There are three rules for writing a novel. Unfortunately, no one knows what they are
W. Somerset Maugham
I’ve been working on writing a novel off and on for over a year now, more on than off in the past several months. After several fitful starts and stops, I seemed to hit my stride about three months ago and things started taking shape. Somewhere around January I decided to go in a significantly different direction and threw out much of what I had previously written, and then, as I started down this second path, I changed direction again and took off down a third path. So far, I remain on this latest path, and have managed to retain my enthusiasm for it. It helps that I think I’m writing better than I ever have (which admittedly isn’t saying much) and that I’m actually learning some craft and developing some new skills. I’m hoping to finish the first draft by the end of summer – I’m about 80% there – at which point I’ll try to get some editing help.
Whether I’m going about the writing in the correct way is doubtful. For example, I have rough outlines that I try to follow, but I frequently deviate from them when a whim hits me. I still have major plot holes to fill, and some plot elements that still feel a little shaky. I’ve written what I have so far wildly out of sequence.
On the plus side, I think I’ve created some really strong and interesting characters, and I’ve learned a great deal on how to keep the narrative moving. Several themes, some planned, some not, are revealing themselves.
I think I have the foundation for what could be a good book, and my dream remains to find a publisher. I recognize, though, that the odds of it ever being published are very slim. There are many reasons for this, not the least is my status as an unskilled and anonymous amateur, in addition to some basic gaps I haven’t addressed:
– I have no idea what genre my book would be categorized in.. I only know that it isn’t young adult, or romance, or suspense, or erotica, or science fiction, or whatever. I don’t intend any disrespect to these genres or the people who write and read them – it’s just that the story I’m telling doesn’t fit into any of these categories.
– I really haven’t given any thought to who the target audience would be, other than I think it’ll be a book that I might enjoy reading.
I’m probably coming across as one of those oversized egos who say “I write only for myself.” My ego is healthy enough, thank you, but I’m not that naïve or pompous. I don’t think anyone writes for themselves, I think anyone who puts words down on a page or a screen is doing so because they want to be read, they want to be noticed, they want other people to respond, they want to be validated on some level.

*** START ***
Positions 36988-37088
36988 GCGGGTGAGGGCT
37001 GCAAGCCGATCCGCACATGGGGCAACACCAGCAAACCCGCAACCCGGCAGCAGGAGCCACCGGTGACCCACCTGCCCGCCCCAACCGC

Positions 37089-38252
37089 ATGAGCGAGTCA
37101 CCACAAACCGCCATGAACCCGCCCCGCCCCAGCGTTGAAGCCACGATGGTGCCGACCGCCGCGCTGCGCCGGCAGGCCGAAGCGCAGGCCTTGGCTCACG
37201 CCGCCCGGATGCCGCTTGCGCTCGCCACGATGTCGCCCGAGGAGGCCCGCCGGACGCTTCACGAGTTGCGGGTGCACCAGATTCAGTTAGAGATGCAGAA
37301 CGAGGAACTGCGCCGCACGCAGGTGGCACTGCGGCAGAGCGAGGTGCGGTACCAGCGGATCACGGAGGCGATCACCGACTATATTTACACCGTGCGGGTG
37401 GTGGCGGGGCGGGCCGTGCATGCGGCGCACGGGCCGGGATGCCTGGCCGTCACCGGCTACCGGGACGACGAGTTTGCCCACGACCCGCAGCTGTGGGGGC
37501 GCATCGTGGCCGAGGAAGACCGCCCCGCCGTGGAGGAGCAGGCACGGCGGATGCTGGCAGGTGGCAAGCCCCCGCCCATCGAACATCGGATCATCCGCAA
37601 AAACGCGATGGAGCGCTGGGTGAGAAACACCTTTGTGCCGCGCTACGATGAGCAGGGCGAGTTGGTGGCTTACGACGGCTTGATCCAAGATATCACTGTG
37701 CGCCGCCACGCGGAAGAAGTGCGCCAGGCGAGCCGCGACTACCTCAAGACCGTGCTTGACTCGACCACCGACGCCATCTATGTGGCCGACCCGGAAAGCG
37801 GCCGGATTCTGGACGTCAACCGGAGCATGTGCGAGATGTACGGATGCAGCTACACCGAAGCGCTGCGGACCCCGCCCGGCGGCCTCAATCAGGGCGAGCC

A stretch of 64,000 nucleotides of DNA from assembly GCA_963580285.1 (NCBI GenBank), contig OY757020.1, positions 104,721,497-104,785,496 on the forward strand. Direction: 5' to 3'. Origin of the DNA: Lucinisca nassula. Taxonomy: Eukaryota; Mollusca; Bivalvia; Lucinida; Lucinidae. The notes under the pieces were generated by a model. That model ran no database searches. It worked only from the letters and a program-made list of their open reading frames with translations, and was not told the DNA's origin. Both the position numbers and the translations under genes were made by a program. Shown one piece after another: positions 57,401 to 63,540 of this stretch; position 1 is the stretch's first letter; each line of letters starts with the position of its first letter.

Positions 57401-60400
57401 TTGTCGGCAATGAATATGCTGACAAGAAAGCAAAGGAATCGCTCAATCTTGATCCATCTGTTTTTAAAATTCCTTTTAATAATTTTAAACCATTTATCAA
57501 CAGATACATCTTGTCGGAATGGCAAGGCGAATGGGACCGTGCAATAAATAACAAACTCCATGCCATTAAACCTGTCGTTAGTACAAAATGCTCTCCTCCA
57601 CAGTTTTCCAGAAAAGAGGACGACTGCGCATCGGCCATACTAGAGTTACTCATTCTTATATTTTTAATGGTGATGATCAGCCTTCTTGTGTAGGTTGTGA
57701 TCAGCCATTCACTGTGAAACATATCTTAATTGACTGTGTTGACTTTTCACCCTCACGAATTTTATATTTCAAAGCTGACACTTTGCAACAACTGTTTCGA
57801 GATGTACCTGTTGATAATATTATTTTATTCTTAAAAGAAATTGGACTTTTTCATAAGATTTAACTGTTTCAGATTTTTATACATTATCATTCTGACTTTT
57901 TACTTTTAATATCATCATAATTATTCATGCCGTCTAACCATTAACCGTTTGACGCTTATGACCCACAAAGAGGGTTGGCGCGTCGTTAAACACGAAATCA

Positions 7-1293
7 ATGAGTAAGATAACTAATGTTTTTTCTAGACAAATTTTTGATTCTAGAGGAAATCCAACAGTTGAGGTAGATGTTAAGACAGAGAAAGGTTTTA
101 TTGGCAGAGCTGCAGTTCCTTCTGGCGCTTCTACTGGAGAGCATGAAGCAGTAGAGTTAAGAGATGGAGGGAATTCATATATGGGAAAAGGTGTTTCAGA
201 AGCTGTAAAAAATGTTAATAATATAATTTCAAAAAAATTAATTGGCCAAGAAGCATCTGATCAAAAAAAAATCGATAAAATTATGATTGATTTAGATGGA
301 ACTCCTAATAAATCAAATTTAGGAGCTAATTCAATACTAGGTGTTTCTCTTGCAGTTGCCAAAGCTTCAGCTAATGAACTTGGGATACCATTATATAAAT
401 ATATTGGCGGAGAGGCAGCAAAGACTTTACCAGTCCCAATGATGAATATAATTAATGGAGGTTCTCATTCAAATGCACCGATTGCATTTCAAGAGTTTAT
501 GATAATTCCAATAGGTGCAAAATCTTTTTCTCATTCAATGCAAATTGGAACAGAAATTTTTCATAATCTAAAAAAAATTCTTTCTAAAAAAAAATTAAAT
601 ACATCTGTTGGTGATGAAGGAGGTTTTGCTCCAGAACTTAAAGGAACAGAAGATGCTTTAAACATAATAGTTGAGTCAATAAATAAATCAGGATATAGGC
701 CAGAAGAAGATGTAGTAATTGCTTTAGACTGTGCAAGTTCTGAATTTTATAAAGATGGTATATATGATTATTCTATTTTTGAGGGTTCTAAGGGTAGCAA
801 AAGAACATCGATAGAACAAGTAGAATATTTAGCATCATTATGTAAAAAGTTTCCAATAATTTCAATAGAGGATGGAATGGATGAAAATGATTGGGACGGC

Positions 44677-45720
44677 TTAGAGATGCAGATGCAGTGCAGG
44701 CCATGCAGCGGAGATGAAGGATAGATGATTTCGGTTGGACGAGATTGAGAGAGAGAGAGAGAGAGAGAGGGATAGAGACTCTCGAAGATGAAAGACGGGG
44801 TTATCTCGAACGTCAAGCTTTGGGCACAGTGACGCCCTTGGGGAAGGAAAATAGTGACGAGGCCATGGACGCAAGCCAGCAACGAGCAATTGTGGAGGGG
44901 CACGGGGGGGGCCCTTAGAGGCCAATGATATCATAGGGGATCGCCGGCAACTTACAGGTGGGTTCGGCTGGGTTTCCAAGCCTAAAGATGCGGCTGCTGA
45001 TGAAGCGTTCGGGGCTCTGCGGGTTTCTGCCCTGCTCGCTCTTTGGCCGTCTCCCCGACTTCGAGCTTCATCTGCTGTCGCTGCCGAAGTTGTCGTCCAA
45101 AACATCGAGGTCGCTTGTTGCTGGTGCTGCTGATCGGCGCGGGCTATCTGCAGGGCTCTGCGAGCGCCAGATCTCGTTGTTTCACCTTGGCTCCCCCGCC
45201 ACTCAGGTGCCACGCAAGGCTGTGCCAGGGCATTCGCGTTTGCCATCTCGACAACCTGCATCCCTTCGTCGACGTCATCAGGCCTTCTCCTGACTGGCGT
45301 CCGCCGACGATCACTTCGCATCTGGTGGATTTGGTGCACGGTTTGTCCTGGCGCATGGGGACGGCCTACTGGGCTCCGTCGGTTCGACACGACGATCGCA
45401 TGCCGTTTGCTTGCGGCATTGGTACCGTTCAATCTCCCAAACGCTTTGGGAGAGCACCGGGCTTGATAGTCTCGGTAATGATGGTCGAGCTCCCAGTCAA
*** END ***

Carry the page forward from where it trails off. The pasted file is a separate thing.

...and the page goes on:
That I haven’t thought these marketing things through would seem to be cardinal sins for any writer who has, for as long as he can remember, secretly harbored dreams of one day writing and publishing a book
I am 53 years old, an advanced enough age for anyone to embark on a literary career. Take into consideration that I am almost eight years into a diagnosis of Parkinson’s Disease, and the realization that it is even later than it seems hits you pretty quick. Time seems to be of the essence. I can’t help but wonder how long my fingers will be able to work a keyboard.
That being that, here are some things I’ve learned about time and writing:
– Having wasted too much time for too long, you can’t make up for it by short cutting through the learning process. I know now that whatever skills or talent I may have been born with pale in comparison to what I need to learn. In the past couple of years I’ve learned more than I could have ever imagined about writing, from my fellow members of the Kenosha Writers Guild but mainly by putting my head down and working. And as much as I’ve learned, I recognize that there is so much more learning still to be done, and as much as I’d like to learn it all by tomorrow, I know I can’t and I won’t.
– Much as I’d like to, I can’t rush the process. I can work hard, but the book will be finished when it’s finished, and not when I want it to be. I can curse the detours I’ve already taken, but really they were necessary – the first couple of paths I was taking were simply wrong, and it took some time for that to be revealed. I’m sure there are more twists and turns and surprises in the road ahead; I’ll just have to navigate those as best I can.
– As for genres and audiences – maybe I’ll figure this out, maybe not, maybe the end product will never be published, maybe I’ll self publish, maybe I won’t – I can’t worry about those things now because I have to focus on finishing the damn thing first. With time being what it is, I want to write the book I want to write, in case I don’t get another shot.
I could wax philosophical about how writing my novel has mirrored my life, how both have been filled with unexpected twists and turns, but it’s getting late, and I have work to do.
2 thoughts on “A Novel Approach”
“I think anyone who puts words down on a page or a screen is doing so because they want to be read, they want to be noticed, they want other people to respond, they want to be validated on some level.” I agree with this Dave. You worded it well.
“I can’t rush the process. I can work hard, but the book will be finished when it’s finished, and not when I want it to be.” I like this too. You state it very simply.
Well said Dave